Swiss signalling is very distinctive and I had no idea (a) how it should work or (b) where I could buy the signals (or parts to make them). I searched on the World Wide Web for Swiss railway signalling and found some very comprehensive information, including a very helpful article on Wikipedia which I have printed out and filed. I also searched on eBay and found two or three people selling small quantities of new and used Swiss signals by Schneider, a German manufacturer, and I saved a search for Schneider HO Swiss signals so that I might in due course obtain the ones I needed. I could not find a dealer in the UK who had them in stock, and as usual eBay became the source of what I would need for the Alpine layout.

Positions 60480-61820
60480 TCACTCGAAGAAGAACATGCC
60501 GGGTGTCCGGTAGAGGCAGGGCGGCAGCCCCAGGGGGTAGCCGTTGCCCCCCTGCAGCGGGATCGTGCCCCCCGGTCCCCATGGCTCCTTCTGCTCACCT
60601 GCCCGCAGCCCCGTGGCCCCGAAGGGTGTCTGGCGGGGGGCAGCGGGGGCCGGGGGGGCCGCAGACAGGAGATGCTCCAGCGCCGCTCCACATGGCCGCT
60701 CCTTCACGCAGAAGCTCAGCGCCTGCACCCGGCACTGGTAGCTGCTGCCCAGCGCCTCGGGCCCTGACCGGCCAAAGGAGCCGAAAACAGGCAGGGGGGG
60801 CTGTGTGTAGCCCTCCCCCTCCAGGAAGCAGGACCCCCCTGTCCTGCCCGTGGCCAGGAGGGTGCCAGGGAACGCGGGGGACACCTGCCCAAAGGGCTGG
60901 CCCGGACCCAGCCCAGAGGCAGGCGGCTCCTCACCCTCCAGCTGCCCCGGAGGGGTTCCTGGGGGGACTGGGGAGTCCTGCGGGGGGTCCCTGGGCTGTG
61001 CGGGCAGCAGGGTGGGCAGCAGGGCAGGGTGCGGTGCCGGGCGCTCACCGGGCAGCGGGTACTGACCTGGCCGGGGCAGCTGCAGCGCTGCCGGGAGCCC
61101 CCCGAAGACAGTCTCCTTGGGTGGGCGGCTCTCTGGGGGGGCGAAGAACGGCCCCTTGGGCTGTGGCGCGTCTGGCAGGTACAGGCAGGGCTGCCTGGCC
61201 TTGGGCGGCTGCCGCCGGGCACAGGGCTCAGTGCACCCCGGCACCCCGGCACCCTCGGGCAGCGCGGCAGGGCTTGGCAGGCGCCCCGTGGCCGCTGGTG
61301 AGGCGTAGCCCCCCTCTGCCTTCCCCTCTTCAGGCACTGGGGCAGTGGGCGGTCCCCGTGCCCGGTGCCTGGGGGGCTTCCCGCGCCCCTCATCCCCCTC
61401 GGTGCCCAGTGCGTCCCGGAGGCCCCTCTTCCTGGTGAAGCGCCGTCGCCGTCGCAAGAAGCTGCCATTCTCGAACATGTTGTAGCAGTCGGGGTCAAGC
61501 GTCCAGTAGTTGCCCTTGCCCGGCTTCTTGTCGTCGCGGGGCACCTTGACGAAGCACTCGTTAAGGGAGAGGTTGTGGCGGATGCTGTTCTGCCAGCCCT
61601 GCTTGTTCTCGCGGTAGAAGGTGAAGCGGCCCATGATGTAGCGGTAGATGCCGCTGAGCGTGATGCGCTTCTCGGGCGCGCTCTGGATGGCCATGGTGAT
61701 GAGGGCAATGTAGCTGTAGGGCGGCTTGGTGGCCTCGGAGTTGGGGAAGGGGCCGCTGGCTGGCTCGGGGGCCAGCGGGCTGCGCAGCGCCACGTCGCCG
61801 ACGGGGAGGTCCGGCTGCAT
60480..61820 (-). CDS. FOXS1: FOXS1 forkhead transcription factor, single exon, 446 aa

The signals would need a 12v DC supply and so I took the opportunity while wiring the signals to provide the power I would also need for the aerial cableway which I had already installed and for lighting of buildings, streets etc which was planned for later. I had included a switch for the cableway on the control panel and now it could be connected to the motor and the cable cars would come to life. I need to install more resistance in the circuit, though, as it still ruins faster than I’d like (and noisier!).
Installation of lighting will take place soon in parallel with the building of the village. That, and the carpentry involved in providing a “fiddle yard” so that this first section of the layout can be used, will bring first phase completion to Innsdorf and I can turn my attention to devising a suitable running programme and hopefully preparing the layout to be exhibited once we are able to hold model railway exhibitions once more.